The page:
UEA Meteorology Field Course

News / UEA Meteorology Field Course

UEA students head off to the Lake District!

WeatherQuest has always had very strong links to the University of East Anglia and the School of Environmental Sciences (Env). Not only are we located on campus, many of our past and present employees are Env graduates and some are current members of the faculty, a lecturer and researcher. One such faculty member is our very own Chris Bell (CCO), who leads a module in Applied Meteorology for second year students. As part of the module, every year in mid-Spring Chris and the enrolled students embark on a week-long field course to the Lake District, with the main focus being the micro- and macro-meteorology of the area and Cumbria respectively.

At the beginning of the week, the students record what the computer forecasts are for the synoptic situation over Cumbria for the week, taking note of any changes and the general weather for each day (max and min temps and wind speeds etc). They then erect a weather mast in a location carefully chosen for its interesting micro-meteorology (e.g. downwind of a hill). This mast has an array of meteorological equipment attached, including solarimeters, wind vanes, anemometers and thermometers, with their measurements all being logged and recorded.

Throughout the rest of the week the students complete different meteorological activities, ranging from manual weather data collection (using hygrometers and anemometers), cloud observation exercises, launching a weather balloon, drone flying and met office station or other site visits. This year, it is planned that the site visit will be a walking tour of Keswick with the Environment Agency, talking about flooding and its impacts in the area. As the lake district is one of the wettest areas in the UK, flooding is a major issue in the national park and those who live in it. At the end of each day, the students then take part in a weather briefing, whereby they look at the current synoptic situation, forecast models and any weather warnings to create a presentation that they present to the rest of the cohort.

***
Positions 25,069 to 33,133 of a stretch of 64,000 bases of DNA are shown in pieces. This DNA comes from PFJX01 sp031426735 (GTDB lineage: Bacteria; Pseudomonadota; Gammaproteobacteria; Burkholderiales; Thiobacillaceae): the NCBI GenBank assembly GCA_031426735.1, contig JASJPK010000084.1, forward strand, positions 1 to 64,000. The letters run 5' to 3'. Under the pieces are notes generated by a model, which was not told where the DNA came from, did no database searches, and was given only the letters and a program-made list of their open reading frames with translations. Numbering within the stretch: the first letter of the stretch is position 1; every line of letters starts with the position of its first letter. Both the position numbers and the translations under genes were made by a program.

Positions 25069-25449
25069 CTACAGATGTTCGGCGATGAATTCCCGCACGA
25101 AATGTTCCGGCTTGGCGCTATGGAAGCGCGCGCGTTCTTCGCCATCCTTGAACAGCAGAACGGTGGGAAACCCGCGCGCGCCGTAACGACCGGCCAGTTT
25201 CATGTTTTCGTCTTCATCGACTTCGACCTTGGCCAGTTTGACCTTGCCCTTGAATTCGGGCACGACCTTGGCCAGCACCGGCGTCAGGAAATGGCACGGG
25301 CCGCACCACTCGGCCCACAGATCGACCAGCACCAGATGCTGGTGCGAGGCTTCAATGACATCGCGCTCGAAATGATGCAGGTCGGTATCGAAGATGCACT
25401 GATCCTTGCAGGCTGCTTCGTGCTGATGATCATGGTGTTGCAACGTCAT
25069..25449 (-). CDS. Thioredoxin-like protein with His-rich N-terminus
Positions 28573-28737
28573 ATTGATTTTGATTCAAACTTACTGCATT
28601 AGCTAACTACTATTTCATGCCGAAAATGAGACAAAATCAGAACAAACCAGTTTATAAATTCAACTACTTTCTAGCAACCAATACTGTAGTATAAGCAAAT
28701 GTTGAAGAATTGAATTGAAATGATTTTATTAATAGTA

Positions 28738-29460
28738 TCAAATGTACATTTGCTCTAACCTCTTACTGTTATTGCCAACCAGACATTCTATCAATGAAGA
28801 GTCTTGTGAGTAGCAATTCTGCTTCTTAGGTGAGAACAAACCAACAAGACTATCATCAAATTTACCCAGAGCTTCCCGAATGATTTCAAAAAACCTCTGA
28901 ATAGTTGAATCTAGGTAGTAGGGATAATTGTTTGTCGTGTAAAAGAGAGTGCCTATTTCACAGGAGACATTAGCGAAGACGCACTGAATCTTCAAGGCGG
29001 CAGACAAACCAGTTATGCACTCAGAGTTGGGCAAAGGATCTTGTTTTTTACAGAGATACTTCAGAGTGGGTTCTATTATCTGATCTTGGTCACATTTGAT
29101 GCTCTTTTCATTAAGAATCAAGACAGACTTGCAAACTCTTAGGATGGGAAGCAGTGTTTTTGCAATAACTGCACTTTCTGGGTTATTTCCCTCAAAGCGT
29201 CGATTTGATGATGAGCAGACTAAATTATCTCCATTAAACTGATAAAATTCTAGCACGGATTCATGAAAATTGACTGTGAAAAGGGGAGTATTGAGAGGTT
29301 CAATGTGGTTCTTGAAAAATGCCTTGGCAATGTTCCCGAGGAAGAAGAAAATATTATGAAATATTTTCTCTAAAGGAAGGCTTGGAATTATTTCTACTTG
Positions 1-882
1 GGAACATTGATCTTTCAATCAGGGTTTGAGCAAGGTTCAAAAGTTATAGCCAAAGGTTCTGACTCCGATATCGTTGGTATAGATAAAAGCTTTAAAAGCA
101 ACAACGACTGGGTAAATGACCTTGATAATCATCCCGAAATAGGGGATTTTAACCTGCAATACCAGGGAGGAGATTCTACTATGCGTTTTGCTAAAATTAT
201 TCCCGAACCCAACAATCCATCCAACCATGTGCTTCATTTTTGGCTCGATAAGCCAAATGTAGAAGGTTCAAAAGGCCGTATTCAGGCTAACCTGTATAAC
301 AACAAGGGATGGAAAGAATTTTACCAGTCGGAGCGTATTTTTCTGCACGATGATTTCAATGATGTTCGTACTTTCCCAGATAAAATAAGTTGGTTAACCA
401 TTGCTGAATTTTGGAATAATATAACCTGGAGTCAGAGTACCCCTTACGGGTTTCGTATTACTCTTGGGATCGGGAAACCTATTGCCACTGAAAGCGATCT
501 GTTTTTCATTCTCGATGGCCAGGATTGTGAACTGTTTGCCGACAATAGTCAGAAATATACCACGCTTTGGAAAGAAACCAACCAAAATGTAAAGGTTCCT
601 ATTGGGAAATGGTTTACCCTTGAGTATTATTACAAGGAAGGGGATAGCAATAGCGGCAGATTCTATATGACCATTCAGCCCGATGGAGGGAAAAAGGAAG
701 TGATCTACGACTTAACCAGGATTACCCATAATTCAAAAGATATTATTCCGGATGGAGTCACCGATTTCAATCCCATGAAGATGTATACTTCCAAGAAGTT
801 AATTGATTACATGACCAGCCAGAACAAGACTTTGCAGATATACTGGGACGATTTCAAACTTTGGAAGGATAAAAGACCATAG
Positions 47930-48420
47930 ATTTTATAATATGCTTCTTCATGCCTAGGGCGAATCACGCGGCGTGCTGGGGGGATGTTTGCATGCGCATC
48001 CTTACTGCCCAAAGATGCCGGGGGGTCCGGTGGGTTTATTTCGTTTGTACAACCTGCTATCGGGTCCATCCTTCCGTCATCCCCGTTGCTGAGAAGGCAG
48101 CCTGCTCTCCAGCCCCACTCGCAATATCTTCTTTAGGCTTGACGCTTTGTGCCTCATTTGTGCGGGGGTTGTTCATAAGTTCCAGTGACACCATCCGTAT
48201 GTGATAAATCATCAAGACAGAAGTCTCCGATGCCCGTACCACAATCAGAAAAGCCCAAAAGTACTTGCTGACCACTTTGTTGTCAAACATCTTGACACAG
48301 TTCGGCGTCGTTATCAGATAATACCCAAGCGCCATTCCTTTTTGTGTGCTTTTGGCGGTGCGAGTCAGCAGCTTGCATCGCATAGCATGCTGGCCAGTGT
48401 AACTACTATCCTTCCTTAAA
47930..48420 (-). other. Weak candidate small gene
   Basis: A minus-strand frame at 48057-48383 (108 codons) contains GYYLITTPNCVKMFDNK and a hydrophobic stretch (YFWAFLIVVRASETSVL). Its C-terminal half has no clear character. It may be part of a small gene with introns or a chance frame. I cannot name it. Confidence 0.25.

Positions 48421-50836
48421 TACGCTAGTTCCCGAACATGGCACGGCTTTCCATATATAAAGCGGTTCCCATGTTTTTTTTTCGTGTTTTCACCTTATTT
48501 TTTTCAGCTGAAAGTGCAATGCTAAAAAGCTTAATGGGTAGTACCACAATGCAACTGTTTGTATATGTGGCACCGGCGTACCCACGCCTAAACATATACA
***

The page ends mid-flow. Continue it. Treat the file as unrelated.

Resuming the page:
At the end of the week, the students collate the synoptic data from the week along with their logged weather mast micro-meteorology data in preparation for their assessments following the trip. Then on the final evening before heading home the next day, they take a well needed trip to the local pub, rounding the whole week off.

When home, the students then spend time completing their assessment. The first part involves comparing how well the forecasts at the beginning of the week matched the synoptic change experienced. They can then use this information to help with the second part, exploring how the micro-meteorology changed throughout the same period. They do this by completing complex calculations from the weather mast measurements, finding variables such as turbulence, sensible and latent heat flux and net radiation. They then relate this micro-meteorology to the synoptic changes (e.g. a cold front pushed through the lake district, causing the temperatures to drop along with a reduction in solar radiation).

Not only is this trip incredibly fun and informative for the students, but it also does help prepare them for a job in the world of occupational meteorology, which is very beneficial. Chris is looking forward to this year’s trip, with his fingers crossed for some interesting weather to occur!

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